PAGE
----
In Victoria, different additional criteria apply. In Victoria, ‘[a]n instrument executed by an individual … expressed to be sealed by that individual … shall … take effect as if it had been so sealed.’ (See s 73A of the Property Law Act 1958 (Vic).)

Therefore, it is best practice to include both phrases ‘executed as a deed’ and ‘signed, sealed and delivered.’ This helps ensure that the document is taken to be sealed, and thus can constitute a deed.

RULE 3: Ensure that each individual executing the deed has an adult independent witness

In general law, there is no requirement for a deed to be witnessed.

However, many Australian jurisdictions have legislation requiring a deed to be witnessed. For example, in NSW, ‘A deed is sufficiently signed by a person if … the signature is attested by a person who is not a party … to the deed …’ (See s 38(1A) of the Conveyancing Act 1919 (NSW).)

Therefore, it is best to ensure that each individual executing the deed has an adult independent witness.

RULE 4: When printing a PDF before signing, print the ENTIRE document

The leading Australian book on deeds is Seddon On Deeds. This book is now in its second edition. In the first edition, the author wrote:

The practice in the United Kingdom appears to be to separate the text of the deed and the execution page but to keep them together in all correspondence. The final version would comprise two PDF documents. It is possible that an Australian court could hold that such a practice is not sufficient for proper execution. A safer practice in Australia is to send the whole deed electronically as one document, and for it to be printed out as a whole and executed as a counterpart.

The second edition does not repeat this warning. Instead, it describes a more complex alternative that the United Kingdom Law Society approves.

However, it seems unclear if the UK alternative would be sufficient in Australia. Also, the UK alternative involves having law firms involved in the execution. Therefore, we still heed the warning from the first edition.

RULE 5: Put the date on the deed

There is no need to date a document for it to constitute a deed. This has been well established for over 400 years. See Goddard's Case (1584) 2 Co Rep 4b and a more recent case such as Juric-Kacunic v Vaupotic [2013] NSWSC 41 [49].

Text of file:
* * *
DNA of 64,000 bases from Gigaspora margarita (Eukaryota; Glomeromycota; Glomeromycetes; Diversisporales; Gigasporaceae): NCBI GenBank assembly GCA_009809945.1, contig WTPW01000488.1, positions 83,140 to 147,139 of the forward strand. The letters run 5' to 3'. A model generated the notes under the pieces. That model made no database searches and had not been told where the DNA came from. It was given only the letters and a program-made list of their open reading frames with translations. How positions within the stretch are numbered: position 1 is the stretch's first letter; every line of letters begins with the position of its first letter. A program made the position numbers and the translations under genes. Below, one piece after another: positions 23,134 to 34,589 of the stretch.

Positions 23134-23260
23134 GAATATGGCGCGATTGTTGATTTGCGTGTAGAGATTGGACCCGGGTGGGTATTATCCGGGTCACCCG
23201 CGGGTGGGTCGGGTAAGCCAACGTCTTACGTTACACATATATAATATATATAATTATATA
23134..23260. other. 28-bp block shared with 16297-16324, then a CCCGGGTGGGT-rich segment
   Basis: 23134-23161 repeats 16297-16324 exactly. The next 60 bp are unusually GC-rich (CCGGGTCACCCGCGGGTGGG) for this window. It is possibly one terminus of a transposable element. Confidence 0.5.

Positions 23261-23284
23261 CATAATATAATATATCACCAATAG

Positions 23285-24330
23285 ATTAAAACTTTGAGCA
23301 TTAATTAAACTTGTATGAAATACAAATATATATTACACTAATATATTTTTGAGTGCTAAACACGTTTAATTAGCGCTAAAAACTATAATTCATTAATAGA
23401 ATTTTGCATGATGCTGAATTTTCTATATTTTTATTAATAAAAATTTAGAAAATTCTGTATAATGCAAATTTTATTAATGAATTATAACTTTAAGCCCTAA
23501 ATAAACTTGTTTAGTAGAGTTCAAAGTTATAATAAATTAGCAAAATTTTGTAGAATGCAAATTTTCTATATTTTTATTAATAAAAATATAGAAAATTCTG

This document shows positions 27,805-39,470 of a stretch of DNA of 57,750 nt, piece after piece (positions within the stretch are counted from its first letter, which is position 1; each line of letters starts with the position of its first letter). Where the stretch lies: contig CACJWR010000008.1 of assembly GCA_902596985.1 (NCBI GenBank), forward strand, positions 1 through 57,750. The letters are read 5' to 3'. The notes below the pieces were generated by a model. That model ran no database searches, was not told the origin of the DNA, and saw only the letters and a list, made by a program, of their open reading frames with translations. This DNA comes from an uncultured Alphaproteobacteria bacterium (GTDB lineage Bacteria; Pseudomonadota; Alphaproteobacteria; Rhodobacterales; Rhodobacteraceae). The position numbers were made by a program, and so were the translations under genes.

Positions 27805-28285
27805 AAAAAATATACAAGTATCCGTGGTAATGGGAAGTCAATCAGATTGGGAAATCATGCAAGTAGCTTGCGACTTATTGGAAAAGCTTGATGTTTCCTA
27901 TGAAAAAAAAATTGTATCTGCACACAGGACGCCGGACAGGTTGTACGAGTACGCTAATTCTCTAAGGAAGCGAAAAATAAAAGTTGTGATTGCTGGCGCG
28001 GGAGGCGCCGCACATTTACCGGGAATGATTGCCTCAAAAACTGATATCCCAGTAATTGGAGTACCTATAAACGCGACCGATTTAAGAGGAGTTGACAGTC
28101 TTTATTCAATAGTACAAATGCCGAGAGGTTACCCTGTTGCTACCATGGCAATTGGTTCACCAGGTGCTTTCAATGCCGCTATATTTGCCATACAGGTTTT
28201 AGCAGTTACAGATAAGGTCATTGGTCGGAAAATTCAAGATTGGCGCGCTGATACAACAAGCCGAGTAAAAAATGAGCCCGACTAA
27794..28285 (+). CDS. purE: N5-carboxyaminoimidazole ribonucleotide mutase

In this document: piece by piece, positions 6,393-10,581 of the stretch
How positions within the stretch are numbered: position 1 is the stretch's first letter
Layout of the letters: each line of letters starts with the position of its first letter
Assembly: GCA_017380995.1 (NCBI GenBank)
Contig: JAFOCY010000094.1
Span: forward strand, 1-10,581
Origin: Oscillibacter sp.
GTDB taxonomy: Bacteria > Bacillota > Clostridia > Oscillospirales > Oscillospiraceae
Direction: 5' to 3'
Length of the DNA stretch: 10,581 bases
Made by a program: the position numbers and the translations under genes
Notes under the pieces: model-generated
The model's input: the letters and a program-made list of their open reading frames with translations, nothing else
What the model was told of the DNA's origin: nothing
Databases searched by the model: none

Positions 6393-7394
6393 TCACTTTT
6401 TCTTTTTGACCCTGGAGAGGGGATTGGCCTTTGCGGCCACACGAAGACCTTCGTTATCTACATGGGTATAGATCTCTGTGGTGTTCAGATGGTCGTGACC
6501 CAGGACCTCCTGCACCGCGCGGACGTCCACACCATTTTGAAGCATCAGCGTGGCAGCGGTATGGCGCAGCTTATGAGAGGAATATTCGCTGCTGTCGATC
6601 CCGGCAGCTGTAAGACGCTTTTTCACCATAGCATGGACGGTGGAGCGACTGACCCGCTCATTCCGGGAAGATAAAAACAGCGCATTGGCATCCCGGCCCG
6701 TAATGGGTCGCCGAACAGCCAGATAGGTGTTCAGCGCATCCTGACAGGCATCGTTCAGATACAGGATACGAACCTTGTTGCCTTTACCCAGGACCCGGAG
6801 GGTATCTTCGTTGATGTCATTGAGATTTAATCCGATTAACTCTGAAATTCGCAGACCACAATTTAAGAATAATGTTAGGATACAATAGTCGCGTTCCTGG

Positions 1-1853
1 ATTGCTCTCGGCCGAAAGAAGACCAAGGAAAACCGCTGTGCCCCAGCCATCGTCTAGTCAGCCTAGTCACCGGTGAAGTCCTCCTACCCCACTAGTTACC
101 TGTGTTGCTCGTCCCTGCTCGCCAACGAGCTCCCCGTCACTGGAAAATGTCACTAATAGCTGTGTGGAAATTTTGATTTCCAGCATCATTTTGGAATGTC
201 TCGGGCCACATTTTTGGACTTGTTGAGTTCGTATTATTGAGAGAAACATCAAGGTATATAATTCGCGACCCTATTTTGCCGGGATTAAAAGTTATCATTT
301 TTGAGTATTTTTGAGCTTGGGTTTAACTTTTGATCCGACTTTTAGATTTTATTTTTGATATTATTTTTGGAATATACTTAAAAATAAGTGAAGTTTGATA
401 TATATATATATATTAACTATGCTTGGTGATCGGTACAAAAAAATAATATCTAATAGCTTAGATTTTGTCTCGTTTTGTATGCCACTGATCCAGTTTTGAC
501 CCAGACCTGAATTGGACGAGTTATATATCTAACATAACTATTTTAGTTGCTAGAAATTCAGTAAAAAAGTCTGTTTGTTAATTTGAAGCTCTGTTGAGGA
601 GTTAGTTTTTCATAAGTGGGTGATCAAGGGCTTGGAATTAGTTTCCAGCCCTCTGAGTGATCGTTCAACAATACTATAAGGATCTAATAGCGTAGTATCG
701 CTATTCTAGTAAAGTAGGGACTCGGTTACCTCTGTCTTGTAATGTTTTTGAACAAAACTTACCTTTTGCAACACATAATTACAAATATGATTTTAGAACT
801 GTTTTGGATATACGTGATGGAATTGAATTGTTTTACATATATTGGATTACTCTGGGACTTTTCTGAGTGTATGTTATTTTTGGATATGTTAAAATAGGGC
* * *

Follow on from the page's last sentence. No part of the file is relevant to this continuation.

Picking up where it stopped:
Nevertheless, there are practical reasons to put the date on the deed. Financial institutions like to see the date of execution on a deed. For stamping purposes, some Australian jurisdictions require that a deed be dated. Also, having the date on a deed helps to evidence of when a deed was in force. As such, dating the deed is prudent when executing.

STEP 6: Keep the full original deed

A trustee’s most fundamental duty is to comply with the terms of the trust. Those terms are typically contained in a deed. Therefore, a trustee needs to be able to produce those terms if questioned. The simplest way to produce those terms is to show the full original deed.

Many are surprised to learn that a photocopy or a scan of a signed deed still constitutes a lost deed. Naturally, the photocopy or scan typically constitutes good evidence of what the lost deed provided. However, it is still a lost deed. For example, in Sutton v NRS(J) Pty Ltd [2020] NSWSC 826 a photocopy of the signed deed existed. However, the original signed deed was lost. Therefore, a court application was necessary in order for the trustee to be justified in administering the trust on the basis of the photocopy.

 

 

 

Bryce Figot, DBA Lawyers
26 September 2023
www.smsfadviser.com

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Sofie Korac is an Authorised Representative (No. 400164) of Prudentia Financial Planning Pty Ltd, AFSL 544118 and a member of the Association of Financial Advisers.